We finally examined whether abnormal cell division induced by Q15 affects the nuclear structure of cells. KMS34 cells were treated with 5 µM Q15 for 24 h and observed with an electron microscope (Fig. 7). The Q15-treated cells showed segmented nuclei, while control cells had a single nucleus. These results suggest that interaction of Q15 with hCAP-G2 induces abnormal mitosis, resulting in multinucleated cells.

Discussion

In this study, we identified a novel anilinoquinazoline derivative Q15 as a potent inhibitor of proliferation of cancer cell lines derived from a variety of tissues. Our results also indicated that Q15 has a more potent antitumor activity than gefitinib, an anilinoquinazoline derivative that has a well-established antitumor effect on recurrent non-small-cell lung tumor [14]. However, unlike gefitnib, Q15 did not inhibit intracellular signaling or the phosphorylation status of ERK1/2, indicating that the mechanism of its antitumor effect is different from that of gefitinib.

We have developed mRNA display using IVV [7], [15], [16] as a simple and totally in vitro screening tool for protein-protein [15], protein-peptide [17][19], antigen-antibody [20], [21], protein-DNA [22], protein-RNA [23] and protein-drug [24] interactions. In this mRNA display methodology, molecules that interact with target proteins are amplified by RT-PCR, and the amplified sequences are identified by DNA sequencing. Functional domains are easily extracted based on the identified sequences obtained from a randomly primed prey library as a non-biased representation [16], [25]. Bait mRNA templates were prepared using an in vitro procedure that makes the previously employed in vivo IVV cloning steps unnecessary [7]. Because mRNA display using IVV is an entirely in vitro process, both toxic and nontoxic interacting proteins can be characterized. This is a distinct advantage of this method, because toxic proteins are not amenable to characterization by assays that require in vivo steps, such as Y2H [26] and TAP-MS [27].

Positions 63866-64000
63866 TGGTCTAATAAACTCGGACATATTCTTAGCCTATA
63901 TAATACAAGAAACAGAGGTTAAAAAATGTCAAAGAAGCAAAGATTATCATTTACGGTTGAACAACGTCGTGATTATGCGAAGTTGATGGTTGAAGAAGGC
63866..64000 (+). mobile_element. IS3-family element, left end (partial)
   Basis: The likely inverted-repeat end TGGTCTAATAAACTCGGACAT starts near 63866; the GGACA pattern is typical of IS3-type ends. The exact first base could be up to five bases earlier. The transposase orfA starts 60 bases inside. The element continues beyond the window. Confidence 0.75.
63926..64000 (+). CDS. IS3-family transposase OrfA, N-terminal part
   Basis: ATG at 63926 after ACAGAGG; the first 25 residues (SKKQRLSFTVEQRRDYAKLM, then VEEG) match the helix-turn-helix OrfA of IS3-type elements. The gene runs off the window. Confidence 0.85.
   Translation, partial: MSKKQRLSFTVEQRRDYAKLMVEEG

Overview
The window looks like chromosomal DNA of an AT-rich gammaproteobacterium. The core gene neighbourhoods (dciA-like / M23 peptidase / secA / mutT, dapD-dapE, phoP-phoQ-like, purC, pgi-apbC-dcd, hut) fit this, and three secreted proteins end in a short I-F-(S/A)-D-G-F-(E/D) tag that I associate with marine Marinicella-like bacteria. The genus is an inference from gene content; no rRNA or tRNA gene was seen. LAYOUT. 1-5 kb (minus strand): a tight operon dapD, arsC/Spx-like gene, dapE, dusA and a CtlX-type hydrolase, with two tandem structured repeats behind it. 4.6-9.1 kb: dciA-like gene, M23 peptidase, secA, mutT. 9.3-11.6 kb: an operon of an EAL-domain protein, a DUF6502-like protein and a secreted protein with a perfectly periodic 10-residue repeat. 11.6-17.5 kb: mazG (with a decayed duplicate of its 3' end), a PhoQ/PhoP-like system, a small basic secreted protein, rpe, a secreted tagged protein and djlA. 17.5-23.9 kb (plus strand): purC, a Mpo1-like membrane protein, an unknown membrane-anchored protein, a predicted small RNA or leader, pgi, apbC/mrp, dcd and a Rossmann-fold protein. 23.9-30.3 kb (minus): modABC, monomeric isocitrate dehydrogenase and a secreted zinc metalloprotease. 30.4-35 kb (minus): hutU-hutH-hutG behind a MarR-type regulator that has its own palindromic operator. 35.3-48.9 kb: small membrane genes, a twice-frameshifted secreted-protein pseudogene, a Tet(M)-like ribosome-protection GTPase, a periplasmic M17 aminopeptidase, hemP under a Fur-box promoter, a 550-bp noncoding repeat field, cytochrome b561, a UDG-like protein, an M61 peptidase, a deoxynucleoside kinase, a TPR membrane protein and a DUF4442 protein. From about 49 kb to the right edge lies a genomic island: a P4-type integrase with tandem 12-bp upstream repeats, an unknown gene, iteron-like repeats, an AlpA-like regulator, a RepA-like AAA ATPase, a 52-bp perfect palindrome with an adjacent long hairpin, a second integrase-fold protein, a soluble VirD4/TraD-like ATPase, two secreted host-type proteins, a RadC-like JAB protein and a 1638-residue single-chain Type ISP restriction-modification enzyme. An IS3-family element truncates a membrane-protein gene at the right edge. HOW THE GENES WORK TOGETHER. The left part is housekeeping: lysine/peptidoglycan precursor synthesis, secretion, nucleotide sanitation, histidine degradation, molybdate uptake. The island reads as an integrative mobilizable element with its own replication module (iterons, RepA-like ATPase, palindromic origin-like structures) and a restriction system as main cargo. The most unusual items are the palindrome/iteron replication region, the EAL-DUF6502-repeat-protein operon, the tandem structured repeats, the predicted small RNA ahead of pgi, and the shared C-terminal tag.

Application of this approach here identified a HEAT-repeat domain of hCAP-G2, which is one of the subunits of condensin II complex, as a Q15 binder that might be related to inhibition of cell proliferation. The condensin II complex is composed of SMC2 and SMC4 ATPases and three auxiliary subunits (hCAP-G2, hCAP-D3 and hCAP-H2) [9], [10], [14], [28]. In binding assay using Q15-immobilized beads, SMC2 was co-precipitated with hCAP-G2, suggesting that Q15 interacts not with monomeric hCAP-G2, but with the holo-complex of condensin II. In condensin I, the HEAT-repeat domains of hCAP-G and hCAP-D2 are suggested to play important roles in their interaction with hCAP-H [29]. Therefore, this might also be the case for the interaction between hCAP-G2 and hCAP-H2. In fact, our data suggested that Q15 binds to HEAT repeats of hCAP-G2, which are thought to facilitate protein-protein interaction [11]. It is therefore possible that Q15 inhibits interactions between hCAP-G2 and hCAP-H2 or between hCAP-G2 and any other chromosomal proteins.

Previous studies showed that siRNA-mediated depletion of hCAP-G2 from HeLa cells results in severe defects in metaphase chromosome morphology [9], chromosome alignment and anaphase chromosome segregation [30]. Other studies also suggested that condensins regulate mitotic chromosome segregation in many different organisms [10], [12], [13]. Here, we have observed distortion of metaphase chromosome morphology, as well as incomplete alignment of metaphase chromosomes, in Q15-treated cells. These features are similar, if not identical, to the phenotypes observed in hCAP-G2-depleted cells, implying that binding of Q15 to hCAP-G2 inhibits condensin II function. Electron microscopic observations further indicated that abnormal cell division induced by Q15 resulted in formation of multinucleated cells.

In conclusion, we have identified a novel anilinoquinazoline derivative Q15 as a growth inhibitor of several intractable cancer cell lines. Using our mRNA display technology, we identified hCAP-G2, a subunit of condensin II complex, which is regarded as a key player in mitotic chromosome condensation, as a Q15 binding partner. We further showed that Q15 induces apoptosis and abnormal chromosome segregation during cell division. Taken together, our results indicate that Q15 may induce mitotic failure in tumor cells by interfering with condensin II function, and this leads to apoptosis. Therefore, inhibition of condensin function could be a novel strategy for the development of antitumor drugs for a range of tumors that are unresponsive to existing drugs.